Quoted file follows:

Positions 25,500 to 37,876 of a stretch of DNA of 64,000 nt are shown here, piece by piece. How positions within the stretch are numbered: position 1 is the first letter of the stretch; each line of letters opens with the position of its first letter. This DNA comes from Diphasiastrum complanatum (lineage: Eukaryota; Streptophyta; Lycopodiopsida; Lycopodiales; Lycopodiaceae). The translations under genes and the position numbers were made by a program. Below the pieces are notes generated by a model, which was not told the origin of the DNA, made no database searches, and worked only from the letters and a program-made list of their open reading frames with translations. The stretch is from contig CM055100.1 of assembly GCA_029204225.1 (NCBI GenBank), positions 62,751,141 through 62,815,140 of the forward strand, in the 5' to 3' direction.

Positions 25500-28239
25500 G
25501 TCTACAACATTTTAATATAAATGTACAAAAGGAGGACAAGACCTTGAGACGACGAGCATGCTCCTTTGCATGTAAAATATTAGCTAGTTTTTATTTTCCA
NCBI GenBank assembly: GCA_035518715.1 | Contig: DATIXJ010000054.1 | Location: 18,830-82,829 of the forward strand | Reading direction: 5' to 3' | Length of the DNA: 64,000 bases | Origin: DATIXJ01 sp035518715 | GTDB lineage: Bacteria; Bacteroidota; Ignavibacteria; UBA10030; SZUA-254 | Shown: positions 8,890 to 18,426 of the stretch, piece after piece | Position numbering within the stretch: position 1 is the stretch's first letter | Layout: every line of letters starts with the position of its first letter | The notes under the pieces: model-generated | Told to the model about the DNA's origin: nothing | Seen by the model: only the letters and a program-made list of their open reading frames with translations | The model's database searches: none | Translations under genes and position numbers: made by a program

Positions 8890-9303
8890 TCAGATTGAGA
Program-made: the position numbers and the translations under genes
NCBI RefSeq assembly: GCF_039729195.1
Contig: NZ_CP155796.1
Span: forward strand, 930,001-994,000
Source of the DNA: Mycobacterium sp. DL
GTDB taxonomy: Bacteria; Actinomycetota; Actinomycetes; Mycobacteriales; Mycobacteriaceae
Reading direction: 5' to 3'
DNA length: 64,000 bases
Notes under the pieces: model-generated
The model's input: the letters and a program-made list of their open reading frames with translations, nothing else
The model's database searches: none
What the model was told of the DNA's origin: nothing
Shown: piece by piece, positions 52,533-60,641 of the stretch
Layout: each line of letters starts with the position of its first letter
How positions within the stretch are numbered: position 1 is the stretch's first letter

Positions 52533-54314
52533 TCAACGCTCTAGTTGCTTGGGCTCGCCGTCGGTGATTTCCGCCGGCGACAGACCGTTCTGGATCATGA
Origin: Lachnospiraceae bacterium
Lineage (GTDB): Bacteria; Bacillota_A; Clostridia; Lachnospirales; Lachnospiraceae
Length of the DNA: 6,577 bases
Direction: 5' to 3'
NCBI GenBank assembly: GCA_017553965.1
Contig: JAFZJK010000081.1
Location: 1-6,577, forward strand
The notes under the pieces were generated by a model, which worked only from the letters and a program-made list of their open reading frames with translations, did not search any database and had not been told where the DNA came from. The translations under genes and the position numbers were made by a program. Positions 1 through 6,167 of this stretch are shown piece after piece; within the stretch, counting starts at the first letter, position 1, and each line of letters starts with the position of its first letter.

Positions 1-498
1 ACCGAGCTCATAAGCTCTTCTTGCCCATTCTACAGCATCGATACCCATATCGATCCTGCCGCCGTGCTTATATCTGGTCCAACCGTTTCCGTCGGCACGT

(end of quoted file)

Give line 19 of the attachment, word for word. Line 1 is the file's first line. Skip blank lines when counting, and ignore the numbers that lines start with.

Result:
What the model was told of the DNA's origin: nothing